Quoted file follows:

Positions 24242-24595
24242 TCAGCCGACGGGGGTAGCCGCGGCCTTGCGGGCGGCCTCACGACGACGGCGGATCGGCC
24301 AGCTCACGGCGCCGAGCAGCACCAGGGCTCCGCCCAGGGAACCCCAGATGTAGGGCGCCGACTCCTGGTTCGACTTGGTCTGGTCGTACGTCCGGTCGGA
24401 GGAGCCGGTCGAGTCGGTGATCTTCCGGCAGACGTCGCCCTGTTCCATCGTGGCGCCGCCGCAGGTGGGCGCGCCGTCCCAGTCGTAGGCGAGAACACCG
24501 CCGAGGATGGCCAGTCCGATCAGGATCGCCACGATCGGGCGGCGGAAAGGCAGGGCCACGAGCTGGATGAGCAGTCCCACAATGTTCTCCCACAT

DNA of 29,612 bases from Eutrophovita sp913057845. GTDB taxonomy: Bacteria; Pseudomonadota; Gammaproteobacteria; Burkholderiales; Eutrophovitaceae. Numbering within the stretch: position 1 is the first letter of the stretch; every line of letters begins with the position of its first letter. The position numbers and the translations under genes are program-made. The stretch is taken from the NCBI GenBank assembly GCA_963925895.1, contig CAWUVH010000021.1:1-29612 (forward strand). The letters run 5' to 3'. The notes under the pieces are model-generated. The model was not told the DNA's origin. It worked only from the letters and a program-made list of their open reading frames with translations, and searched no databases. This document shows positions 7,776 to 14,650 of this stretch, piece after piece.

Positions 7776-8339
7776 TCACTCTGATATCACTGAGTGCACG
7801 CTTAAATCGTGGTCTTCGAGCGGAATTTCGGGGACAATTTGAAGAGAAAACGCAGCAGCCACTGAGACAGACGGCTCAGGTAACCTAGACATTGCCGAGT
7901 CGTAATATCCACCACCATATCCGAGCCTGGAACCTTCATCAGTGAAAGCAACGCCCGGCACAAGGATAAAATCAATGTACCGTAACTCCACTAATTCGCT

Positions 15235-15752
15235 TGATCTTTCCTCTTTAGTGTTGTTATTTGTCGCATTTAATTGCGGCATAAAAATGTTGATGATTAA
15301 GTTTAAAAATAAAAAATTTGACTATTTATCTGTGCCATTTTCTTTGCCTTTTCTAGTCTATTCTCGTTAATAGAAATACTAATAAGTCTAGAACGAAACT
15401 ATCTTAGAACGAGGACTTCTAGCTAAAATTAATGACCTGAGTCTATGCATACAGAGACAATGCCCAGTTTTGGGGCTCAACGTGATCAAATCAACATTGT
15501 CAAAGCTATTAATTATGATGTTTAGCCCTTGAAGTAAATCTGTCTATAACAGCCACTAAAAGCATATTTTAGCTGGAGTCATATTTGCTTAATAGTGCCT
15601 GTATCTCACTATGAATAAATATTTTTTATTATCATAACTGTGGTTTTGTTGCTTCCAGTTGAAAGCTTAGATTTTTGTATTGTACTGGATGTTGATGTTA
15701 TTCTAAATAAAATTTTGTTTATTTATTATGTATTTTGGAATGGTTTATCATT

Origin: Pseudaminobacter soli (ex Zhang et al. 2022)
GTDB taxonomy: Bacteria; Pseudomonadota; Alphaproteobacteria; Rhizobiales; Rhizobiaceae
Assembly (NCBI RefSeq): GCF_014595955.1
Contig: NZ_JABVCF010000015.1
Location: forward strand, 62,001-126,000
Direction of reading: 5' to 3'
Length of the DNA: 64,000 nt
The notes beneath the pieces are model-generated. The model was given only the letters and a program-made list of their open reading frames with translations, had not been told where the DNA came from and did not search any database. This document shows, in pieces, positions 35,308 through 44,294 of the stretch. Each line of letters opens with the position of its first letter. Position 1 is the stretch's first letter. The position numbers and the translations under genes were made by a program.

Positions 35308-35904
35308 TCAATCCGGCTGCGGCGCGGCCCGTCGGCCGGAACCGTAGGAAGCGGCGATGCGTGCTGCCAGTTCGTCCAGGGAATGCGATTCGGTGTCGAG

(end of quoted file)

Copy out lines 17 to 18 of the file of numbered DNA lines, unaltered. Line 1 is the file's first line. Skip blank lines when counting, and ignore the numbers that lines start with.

15701 TTCTAAATAAAATTTTGTTTATTTATTATGTATTTTGGAATGGTTTATCATT

Origin: Pseudaminobacter soli (ex Zhang et al. 2022)